‘What do you think we should call the boat?’ "Scallywag", Suggested his 5 year old daughter

He may live overseas, but Scallywag owner Seng Huang Lee grew up watching the Rolex Sydney to Hobart from near the start line and wants to continue building the legacy set by his boat’s previous owner, Syd Fischer.

In May, Lee purchased Ragamuffin 100, as it was named then, which finished second across the line in last year’s race and third in 2014.

“With Syd’s history in the sport, we’d love to be able to carry on that legacy that he has set with Ragamuffin,” Lee said.

Recent record-setting efforts in the Hong Kong to Hainan and Round New Caledonia races suggest Scallywag will be a threat to fellow supermaxi and eight-time line honours winner Wild Oats XI this year.

Malaysian-born Lee is based in Hong Kong but was raised and educated in Sydney’s eastern suburbs close to the Cruising Yacht Club of Australia, where the majority of Sydney-Hobart boats are berthed before the race.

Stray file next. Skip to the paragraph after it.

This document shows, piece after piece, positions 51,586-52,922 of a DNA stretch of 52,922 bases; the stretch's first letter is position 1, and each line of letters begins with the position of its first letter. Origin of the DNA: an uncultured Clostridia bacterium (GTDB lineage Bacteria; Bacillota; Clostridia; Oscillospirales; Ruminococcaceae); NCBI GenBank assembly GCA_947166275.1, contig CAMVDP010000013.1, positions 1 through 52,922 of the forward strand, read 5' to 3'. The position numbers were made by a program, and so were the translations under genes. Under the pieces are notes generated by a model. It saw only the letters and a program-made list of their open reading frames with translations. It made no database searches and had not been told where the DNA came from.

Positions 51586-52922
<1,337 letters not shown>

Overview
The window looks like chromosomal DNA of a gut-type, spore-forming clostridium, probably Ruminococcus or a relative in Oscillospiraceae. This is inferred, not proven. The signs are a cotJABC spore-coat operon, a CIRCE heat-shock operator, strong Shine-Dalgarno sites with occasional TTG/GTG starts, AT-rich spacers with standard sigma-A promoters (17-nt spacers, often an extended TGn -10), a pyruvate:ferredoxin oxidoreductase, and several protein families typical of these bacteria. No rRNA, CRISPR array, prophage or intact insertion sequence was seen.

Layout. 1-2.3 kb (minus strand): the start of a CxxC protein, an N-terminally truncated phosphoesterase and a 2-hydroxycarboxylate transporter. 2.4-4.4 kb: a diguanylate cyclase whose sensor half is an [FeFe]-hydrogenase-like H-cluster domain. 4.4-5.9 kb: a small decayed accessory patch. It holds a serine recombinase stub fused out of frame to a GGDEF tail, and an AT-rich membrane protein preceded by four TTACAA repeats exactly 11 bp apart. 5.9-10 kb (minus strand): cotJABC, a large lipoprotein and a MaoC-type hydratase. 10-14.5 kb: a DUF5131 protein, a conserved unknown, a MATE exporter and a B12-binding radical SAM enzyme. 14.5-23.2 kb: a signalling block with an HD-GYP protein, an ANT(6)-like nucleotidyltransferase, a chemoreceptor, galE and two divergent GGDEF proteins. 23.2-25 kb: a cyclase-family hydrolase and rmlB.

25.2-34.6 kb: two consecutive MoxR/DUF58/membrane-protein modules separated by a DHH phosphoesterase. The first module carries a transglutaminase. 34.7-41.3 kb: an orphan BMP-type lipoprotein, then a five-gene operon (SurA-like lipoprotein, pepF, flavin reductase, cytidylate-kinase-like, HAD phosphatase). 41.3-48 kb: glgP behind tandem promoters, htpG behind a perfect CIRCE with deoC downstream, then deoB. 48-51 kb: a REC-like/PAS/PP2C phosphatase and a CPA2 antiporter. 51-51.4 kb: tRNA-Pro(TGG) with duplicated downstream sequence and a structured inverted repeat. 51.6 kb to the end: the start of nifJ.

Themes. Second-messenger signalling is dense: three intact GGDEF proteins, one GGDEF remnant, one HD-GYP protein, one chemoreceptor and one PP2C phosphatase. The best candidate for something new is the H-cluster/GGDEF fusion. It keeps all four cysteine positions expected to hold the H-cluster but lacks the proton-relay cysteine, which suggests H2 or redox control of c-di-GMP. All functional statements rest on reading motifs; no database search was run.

“I grew up around the corner in Elizabeth Bay, we used to watch the start every year on Boxing Day,” Lee said. “We’ve always wanted be part of it and this was a great opportunity. The right boat came along and the right crew came along and so we decided to give it a go.

“The boat is in the best shape it’s ever been. We’ve made good modifications, we’ve learnt from Ragamuffin’s experience from last year, so we’re very excited about the coming race.”

Scallywag’s skipper, David Witt, one of several Ragamuffin 100 stalwarts retained by Lee, also believes the boat is more competitive this year.

“With the injection of the new owner, with his enthusiasm and his funds, we’ve been able to get it to where we thought it could get to, so we’re probably in the best shape we’ve ever been,” Witt said.

“If we can manage to win the Hobart race it will be fantastic for the boys and fantastic for the new owner, but it will also have a place in my heart for Syd to help us get there as well.

“I think it will be strange for everyone to be in a Hobart race without Syd, it will certainly be strange for myself and a lot of boys who have done a lot of miles with Syd over the last five or six years.”

The names Scallywag and Ragamuffin are not dissimilar in their meaning but that’s a coincidence according to Lee.

“I actually have a smaller boat called Scallywag and the name came from my then five-year-old daughter, who suggested this name when I asked her, ‘What do you think we should call the boat?’” he said.

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Michael Chittenden

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